Solving the Moro problem: legalizing the Bangsamoro peace process

Published date11 July 2016
Date11 July 2016
AuthorGene Carolan
Subject MatterHealth & social care,Criminology & forensic psychology,Aggression, conflict & peace
Solving the Moro problem: legalizing the
Bangsamoro peace process
Gene Carolan
Gene Carolan is a PhD
Candidate at the Department of
Law, National University of
Ireland Maynooth, Kildare,
Purpose The purpose of this paper is to highlight the structural features that are proving central to
the stability of the 2014 Comprehensive Agreement on the Bangsamoro between the Government of
the Philippines and the Moro Islamic Liberation Front, and those features that were detrimental to
its predecessors.
Design/methodology/approach This paper adopts a legalization framework derived from the model
presented by Abbott et al. The simplicity of Abbott et al.s theory allows for variation in the agreementstext to
be easily measured and compared. The inherent advantages of this model offset the difficulties in
characterizing peace agreements under traditional legal methodologies, and reiterate the importance of
legalized agreements in a conflict resolution context.
Findings This paper finds that a more highly legalized approach to peace-making has resulted in greater
agreement stability in the Philippines. More precise in detail and inclusive in scope, the legal nature of the
2014 Comprehensive Agreement has made it more responsive to the root causes of the conflict, and resilient
to incidents that threatened to derail the peace process.
Practical implications This case study bears valuable lessons for conflict zones the world over,
particularly the troubled negotiations on Syria, and the crisis in Ukraine. The study: lends tentative support to
Gopalans claim that agreements that exemplify hard legalization are much more sustainable in the long run;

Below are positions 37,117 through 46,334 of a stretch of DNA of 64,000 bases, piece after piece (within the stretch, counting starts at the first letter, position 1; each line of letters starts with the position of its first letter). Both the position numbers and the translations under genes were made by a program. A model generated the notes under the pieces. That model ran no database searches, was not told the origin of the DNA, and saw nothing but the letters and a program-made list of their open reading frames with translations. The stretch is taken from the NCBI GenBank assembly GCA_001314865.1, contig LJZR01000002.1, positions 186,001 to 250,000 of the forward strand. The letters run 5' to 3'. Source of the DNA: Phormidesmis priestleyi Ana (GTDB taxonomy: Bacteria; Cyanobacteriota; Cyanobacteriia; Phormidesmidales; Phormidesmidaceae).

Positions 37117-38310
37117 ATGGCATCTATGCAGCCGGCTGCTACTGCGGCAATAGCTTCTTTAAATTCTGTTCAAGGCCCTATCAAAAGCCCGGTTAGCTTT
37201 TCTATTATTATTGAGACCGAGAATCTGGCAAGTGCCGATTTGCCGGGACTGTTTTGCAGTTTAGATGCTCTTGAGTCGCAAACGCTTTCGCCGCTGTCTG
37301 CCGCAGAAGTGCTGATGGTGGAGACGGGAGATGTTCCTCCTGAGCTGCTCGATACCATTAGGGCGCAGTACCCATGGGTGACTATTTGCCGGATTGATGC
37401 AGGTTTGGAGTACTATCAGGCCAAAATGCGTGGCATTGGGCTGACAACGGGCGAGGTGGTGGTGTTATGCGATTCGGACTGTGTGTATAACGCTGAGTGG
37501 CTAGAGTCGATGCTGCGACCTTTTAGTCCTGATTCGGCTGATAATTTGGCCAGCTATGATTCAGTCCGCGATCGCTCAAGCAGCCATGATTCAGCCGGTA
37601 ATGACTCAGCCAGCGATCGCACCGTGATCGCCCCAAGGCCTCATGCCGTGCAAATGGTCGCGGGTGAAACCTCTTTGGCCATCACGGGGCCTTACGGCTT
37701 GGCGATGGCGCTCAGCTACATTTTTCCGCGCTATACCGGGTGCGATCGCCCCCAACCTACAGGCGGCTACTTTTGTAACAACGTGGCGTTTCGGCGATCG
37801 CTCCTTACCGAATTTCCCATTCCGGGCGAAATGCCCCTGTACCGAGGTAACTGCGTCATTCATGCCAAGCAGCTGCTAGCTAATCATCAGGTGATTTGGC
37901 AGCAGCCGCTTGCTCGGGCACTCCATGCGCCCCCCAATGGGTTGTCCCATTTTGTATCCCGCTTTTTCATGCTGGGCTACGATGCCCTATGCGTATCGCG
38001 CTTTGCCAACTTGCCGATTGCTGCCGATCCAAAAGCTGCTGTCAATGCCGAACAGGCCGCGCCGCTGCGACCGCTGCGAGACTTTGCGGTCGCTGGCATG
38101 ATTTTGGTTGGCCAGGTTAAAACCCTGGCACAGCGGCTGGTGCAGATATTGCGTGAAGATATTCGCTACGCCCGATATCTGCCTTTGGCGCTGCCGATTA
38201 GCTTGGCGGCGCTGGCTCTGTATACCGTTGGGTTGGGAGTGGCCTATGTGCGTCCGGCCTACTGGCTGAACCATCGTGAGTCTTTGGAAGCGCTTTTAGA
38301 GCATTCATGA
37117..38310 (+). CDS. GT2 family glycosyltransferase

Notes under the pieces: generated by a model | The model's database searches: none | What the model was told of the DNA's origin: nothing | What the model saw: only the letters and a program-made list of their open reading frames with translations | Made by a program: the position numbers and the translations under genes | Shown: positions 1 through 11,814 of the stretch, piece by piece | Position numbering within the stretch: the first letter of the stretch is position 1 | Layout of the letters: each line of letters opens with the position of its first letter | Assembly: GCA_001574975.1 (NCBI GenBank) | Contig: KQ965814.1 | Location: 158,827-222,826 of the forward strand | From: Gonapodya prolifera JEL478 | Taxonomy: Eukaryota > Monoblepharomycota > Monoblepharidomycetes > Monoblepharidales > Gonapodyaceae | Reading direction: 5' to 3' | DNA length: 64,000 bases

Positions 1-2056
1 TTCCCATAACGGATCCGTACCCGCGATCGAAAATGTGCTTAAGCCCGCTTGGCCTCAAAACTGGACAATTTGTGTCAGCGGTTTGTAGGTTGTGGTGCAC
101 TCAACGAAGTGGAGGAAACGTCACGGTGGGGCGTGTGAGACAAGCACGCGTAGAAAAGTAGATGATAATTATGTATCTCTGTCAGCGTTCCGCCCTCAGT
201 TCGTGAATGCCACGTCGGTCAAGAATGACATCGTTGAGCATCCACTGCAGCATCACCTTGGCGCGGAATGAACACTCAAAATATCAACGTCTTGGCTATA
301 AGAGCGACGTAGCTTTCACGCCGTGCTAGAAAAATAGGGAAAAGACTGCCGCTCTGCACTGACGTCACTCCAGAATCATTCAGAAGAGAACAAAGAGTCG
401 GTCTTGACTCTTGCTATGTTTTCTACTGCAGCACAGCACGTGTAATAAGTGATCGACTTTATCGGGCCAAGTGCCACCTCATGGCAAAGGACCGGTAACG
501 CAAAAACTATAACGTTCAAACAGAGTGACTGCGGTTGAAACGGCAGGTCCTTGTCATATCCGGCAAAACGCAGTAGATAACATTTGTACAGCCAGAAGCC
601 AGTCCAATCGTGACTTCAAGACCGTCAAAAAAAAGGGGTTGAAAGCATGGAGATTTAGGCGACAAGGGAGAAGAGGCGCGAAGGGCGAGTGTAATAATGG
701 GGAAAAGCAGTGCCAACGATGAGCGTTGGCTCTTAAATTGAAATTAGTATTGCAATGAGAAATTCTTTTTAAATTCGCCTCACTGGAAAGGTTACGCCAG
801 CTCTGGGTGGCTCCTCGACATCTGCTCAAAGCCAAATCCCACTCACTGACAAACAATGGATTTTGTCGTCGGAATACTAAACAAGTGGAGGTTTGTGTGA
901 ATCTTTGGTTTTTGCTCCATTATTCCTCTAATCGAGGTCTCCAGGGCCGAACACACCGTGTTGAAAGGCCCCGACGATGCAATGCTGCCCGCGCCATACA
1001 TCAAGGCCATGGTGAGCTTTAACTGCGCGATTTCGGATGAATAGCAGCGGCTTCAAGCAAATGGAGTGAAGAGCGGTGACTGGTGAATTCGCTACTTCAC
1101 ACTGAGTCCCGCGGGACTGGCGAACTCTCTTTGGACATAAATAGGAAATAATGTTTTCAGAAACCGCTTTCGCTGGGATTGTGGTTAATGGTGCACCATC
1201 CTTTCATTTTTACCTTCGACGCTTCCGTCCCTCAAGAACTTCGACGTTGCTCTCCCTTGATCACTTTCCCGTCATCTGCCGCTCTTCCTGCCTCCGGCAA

stresses the advantages of inclusivity in agreement sustainability and stability; reiterates the importance of
addressing the key issues relevant to the conflict if the process is to be sustainable, and; notes the limitations
of the legalization framework, but presents the Philippine example as a blueprint for addressing various
aspects of the Syrian and Ukrainian conflicts.
Originality/value This is the first peer-reviewed analysis to explore the 2014 Comprehensive Agreement
as a highly legalized conflict resolution instrument, and an adaptable template for peace agreement
design generally.
Keywords Conflict resolution, International law, Ethnic conflict, Peace-making, Legalization,
Peace research
Paper type Research paper
1. Introduction
This paper employs a theory of legalization to critically evaluate the protracted peace process
between the Government of the Republic of the Philippines (GRP) and Moro insurrectionists in
Mindanao. Underpinning the study is a research question posed by legal and international
relations scholars alike: whether there are certain features that are consistently attributable to
sustainable processes of peace-making (Kittrie, 2003; Morriss, 1996; Fortna, 2003). Though an
ample body of academic work in the field of conflict resolution has examined how belligerents
might achieve victory (Wallensteen and Sollenberg, 1997, p. 342), how parties may be induced
into negotiation (Walter, 1997), and how certain factors can influence the ultimate success of an
agreement (Gleditsch and Beardsley, 2004; Bekoe, 2003; Stedman et al., 2002; Hartzell, 1999;
Received 9 February 2016
Revised 1 April 2016
3 April 2016
Accepted 3 April 2016
With thanks to Dr John Reynolds
and Dr Noelle Higgins at Maynooth
University for their invaluable
advice and assistance, and the
comments of the reviewers, which
will be very helpful in refining the
broader research from which this
paper is drawn.
VOL. 8 NO. 3 2016, pp.212-223, © Emerald Group Publishing Limited, ISSN 1759-6599 DOI 10.1108/JACPR-02-2016-0214

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